Women usually dominate most yoga classes. There is a consensus among people that do not understand the health benefits of yoga that the practice is a preserve of the female gender. Men that engage in yoga are, therefore, likely to raise eyebrows in the society even though the well-being and physical health benefits of yoga extend to either gender. How then did yoga come to be associated with the female gender?
The need for flexibility
Yoga is considered a health and fitness practice that demands a lot of flexibility. Yoga practice involves people posing in different positions that may prove difficult for individuals that are not flexible. Men, therefore, tend to shy away from yoga because of the need for flexibility. Women, on the other hand, are seen as more flexible than men thus making yoga an ideal form of exercise for them.
The social constructs regarding yoga and flexibility have made efficient yoga practice for women. Many people also view yoga not as a form of exercise but as a practice that promotes relaxation. Men that want to exercise and stay fit are thus expected to engage in exercise and fitness routines that are more demanding in terms of effort and energy expenditure.
Yoga and pregnancy
Expectant mothers are expected to engage in moderate exercises to ensure that they stay fit and healthy throughout the pregnancy. Exercise also plays a vital role in ensuring a safe and smooth childbirth. Yoga does not require vigorous physical activity and this, therefore, makes it an ideal form of exercise for expectant mothers. The relationship between yoga and pregnancy has further cemented the notion that yoga is a practice reserved for the female gender.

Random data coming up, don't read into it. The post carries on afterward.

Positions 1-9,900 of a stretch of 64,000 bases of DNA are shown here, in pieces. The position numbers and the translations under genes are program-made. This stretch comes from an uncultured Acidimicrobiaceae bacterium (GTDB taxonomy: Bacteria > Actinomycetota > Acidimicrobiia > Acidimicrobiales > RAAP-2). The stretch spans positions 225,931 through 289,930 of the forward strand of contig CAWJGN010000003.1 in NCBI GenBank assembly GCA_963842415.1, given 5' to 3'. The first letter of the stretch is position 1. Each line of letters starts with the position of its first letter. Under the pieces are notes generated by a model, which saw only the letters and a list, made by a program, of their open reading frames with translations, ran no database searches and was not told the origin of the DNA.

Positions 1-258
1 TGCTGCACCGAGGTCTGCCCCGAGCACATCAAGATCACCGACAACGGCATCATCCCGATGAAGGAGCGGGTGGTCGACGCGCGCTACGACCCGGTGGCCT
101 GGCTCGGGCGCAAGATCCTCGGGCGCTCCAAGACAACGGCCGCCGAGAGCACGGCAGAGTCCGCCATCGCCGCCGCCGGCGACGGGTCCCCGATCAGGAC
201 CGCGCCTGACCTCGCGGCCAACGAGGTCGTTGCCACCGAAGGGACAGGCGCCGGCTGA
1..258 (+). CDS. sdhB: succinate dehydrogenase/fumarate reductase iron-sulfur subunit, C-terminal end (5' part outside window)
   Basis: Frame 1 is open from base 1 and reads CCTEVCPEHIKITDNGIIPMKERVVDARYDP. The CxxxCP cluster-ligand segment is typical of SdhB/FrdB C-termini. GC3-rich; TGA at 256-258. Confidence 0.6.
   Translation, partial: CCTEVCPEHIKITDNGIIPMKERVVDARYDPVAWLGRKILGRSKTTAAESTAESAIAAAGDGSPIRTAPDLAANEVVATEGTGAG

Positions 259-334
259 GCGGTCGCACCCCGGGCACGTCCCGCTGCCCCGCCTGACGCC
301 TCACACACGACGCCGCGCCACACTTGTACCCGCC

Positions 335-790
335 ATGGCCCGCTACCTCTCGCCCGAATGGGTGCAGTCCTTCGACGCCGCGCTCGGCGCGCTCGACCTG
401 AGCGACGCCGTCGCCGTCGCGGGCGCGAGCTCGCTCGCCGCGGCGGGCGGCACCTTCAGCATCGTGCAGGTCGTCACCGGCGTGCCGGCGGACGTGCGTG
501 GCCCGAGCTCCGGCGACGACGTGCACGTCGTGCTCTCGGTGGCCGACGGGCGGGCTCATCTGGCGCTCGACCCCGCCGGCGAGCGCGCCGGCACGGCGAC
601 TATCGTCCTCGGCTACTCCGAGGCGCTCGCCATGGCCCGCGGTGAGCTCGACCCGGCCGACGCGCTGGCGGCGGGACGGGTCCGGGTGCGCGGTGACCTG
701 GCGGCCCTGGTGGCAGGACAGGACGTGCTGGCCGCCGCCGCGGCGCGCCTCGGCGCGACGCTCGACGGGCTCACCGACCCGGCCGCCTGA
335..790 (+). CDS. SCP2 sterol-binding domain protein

Connecting with feelings and emotions
Yoga allows people to connect with their feelings and emotions. It is viewed as a practice that can be used to achieve mental clarity and emotional stability because the practice essentially promotes serenity. The connection between yoga and emotions and feelings has made the practice an unattractive option for men. The society is constructed in such a way that men are not expected to be touchy-feely. Women, however, are seen as emotional beings. The touchy-feely nature of yoga makes it a practice that is suitable for women and not men based on culture and societal norms. Yoga is seen as a “soft” health and fitness routine and thus appropriate for women.
Men run many of the well-established yoga practice venues. Male yogis have been stereotyped as attractive and, therefore, loved by women. It is a perception that has widely been promoted by many Western films where a female character falls in love with her male yogi. The stereotype that male yogis are always attractive has made yoga to be associated with the female gender.
These are some of the reasons why yoga is practiced by more women than men. Even though yoga has benefits that are specifically tailored for women, men can also benefit from the practice. The well-being and health benefits of yoga extend to both genders.…